Cronbach's alpha

Cronbach's alpha (or tau-equivalent reliability) is a measure of the relationship between a group of questions. The group of questions is called a scale and each question in that group is an item. Cronbach's alpha is therefore a measure of the internal consistency of a scale and thus of the strength of its reliability.

Cronbachs Alpha

Cronbach's alpha is the correlation between the answers in a questionnaire. Like the correlation coefficient, Cronbach's alpha can take on values between -1 and 1. The internal consistency of a test is greater the greater the correlation between items on average.

Latent variables

Hypotheses often contain variables that cannot be measured directly. Variables that are not directly measurable are called latent variables and are, for example, writing ability, intelligence or the attitude toward electric cars.

Cronbach's alpha and latent variables

In order for latent variables to be made "measurable," a scale is used. A scale is a group of questions that are used to collectively measure a latent variable.

The goal now is that the answers to the different items match well, i.e. correlate highly. Each individual question should correlate as highly as possible with every other question.

Cronbachs Alpha Correlation

Reliability and Cronbach's alpha

If the answers to the questions or items are highly correlated, this is called high internal consistency. And it is precisely this internal consistency that Cronbach's alpha measures.

Definition Cronbachs Alpha

Cronbach's alpha is a measure of the internal consistency of a scale.

Reliability indicates how reliably or precisely a questionnaire or test measures a true value. Reliability therefore means how accurately a test can measure a variable. The reliability of a test is higher the fewer measurement errors there are.

Cronbach's alpha is thus a measure of the extent to which the group of questions are related to one another and thus provides an estimate of how good or poor the measurement accuracy, known as reliability, of a group of items is.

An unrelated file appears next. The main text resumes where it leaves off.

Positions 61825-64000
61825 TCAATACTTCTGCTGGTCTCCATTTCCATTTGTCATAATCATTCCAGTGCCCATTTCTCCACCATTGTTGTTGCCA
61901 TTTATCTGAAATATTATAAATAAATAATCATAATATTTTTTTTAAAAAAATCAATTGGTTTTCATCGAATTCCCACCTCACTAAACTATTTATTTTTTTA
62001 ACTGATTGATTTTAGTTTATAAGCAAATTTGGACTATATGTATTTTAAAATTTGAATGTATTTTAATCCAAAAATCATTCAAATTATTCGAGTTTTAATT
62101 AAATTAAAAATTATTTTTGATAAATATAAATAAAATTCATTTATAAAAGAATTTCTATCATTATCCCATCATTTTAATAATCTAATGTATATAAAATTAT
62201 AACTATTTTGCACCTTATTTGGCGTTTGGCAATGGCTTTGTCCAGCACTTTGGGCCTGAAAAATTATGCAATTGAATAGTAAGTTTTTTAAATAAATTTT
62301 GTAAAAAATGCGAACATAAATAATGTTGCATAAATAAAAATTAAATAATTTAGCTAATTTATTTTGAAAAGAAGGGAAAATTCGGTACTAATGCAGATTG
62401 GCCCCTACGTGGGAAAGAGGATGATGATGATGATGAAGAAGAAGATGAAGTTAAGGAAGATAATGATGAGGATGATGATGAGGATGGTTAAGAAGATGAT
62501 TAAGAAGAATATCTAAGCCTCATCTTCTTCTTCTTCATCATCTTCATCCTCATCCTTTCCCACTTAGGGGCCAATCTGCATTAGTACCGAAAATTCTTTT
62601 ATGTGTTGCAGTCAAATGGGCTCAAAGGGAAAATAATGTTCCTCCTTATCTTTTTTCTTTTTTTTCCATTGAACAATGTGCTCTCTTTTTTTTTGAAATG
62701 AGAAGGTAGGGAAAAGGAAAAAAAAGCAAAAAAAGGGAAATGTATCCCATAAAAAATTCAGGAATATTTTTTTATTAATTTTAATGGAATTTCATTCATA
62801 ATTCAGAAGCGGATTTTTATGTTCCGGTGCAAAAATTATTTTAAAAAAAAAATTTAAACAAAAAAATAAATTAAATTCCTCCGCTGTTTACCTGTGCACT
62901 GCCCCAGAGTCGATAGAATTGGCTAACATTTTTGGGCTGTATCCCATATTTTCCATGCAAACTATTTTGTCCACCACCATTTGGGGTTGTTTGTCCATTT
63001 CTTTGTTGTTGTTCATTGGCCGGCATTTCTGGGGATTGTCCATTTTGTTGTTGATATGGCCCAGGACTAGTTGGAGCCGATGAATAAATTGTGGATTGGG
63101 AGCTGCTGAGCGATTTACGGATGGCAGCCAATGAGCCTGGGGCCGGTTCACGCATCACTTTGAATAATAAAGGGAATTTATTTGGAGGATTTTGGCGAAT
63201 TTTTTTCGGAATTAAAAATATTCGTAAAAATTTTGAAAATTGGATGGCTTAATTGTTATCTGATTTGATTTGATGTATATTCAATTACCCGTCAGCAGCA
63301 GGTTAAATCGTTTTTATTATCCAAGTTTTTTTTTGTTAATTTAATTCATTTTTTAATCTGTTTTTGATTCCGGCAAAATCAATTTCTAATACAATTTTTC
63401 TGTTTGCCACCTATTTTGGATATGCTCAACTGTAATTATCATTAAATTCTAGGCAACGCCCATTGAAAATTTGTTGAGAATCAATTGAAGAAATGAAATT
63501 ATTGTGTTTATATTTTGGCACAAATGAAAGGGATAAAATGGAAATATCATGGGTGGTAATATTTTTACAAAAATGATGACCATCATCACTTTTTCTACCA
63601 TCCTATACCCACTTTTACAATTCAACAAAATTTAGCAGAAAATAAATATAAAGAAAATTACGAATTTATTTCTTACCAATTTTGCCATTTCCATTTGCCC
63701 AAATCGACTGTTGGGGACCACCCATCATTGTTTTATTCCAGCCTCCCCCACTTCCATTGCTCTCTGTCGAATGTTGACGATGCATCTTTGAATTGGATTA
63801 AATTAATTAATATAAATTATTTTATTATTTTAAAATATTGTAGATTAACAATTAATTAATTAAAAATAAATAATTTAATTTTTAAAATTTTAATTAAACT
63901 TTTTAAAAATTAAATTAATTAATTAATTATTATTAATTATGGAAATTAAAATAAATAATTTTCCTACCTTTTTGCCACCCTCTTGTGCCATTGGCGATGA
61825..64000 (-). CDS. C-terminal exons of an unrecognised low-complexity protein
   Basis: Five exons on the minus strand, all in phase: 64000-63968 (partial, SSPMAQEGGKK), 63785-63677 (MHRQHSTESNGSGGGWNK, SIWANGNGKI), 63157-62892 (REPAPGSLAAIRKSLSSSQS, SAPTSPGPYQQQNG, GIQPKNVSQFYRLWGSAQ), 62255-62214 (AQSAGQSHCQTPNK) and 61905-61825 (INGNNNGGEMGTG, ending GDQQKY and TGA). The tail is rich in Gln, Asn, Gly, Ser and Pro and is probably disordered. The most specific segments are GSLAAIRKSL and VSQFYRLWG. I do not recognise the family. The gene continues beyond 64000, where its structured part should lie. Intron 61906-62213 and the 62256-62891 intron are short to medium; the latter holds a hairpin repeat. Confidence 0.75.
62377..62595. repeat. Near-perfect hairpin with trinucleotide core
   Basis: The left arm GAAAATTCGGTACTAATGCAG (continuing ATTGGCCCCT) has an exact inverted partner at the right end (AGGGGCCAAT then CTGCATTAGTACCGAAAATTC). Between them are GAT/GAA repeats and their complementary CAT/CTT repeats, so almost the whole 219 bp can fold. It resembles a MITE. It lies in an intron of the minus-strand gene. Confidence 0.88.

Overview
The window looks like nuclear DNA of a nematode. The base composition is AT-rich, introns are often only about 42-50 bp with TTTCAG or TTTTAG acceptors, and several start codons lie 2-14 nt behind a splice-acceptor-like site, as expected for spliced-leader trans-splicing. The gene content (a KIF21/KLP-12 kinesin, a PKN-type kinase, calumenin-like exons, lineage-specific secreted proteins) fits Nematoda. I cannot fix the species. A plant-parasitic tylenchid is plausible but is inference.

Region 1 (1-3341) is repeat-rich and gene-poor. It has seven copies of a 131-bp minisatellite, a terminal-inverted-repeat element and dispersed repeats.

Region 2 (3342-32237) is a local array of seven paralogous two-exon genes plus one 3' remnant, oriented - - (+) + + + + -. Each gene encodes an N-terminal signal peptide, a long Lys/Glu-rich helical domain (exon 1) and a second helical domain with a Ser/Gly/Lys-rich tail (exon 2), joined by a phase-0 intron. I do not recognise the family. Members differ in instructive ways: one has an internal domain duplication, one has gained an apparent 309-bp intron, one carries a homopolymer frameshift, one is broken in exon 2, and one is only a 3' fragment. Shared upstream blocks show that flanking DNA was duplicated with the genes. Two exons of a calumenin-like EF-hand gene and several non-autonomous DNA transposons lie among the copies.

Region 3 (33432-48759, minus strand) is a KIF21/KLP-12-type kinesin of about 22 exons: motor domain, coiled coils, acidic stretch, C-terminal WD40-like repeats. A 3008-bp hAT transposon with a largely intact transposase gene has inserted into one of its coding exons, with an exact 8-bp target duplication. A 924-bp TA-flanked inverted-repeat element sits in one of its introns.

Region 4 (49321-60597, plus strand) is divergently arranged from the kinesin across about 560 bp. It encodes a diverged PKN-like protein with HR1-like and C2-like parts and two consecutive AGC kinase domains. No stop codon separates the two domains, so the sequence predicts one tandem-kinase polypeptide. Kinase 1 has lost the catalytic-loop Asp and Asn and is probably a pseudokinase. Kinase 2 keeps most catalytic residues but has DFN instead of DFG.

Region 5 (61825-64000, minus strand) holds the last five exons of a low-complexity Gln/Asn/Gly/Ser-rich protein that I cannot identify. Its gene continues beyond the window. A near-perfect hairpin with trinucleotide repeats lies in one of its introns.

Assumptions for Cronbach's alpha

In the context of classical test theory, the focus is on the measurement errors that exist when a value is measured. In order for Cronbach's alpha to be calculated, two conditions must be met.

  • The error proportions of the items must be uncorrelated, i.e. the error proportion of one item must not be influenced by the error proportion of another item.
  • The items must have the same proportion of true variance.

However, both conditions are usually not met in practice. Furthermore, the more items the scale has, the larger the alpha value becomes.

It is important to note that Cronbach's alpha does not test whether the individual items are really influenced by only one or by several latent variables! A high value of the Cronbach's alpha is no evidence that the items are influenced by only one latent variable.

For the reliability of the scale to be estimated using Cronbach's alpha, the condition that all questions or items measure the same latent variable must be fulfilled!

Cronbach's alpha assumptions

That is, if all items measure the same latent variable then the Cronbach's alpha tells how well these items measure the latent variable.

Calculate Cronbach's alpha

The Cronbach's alpha can be calculated with this formula:

Calculate cronbachs alpha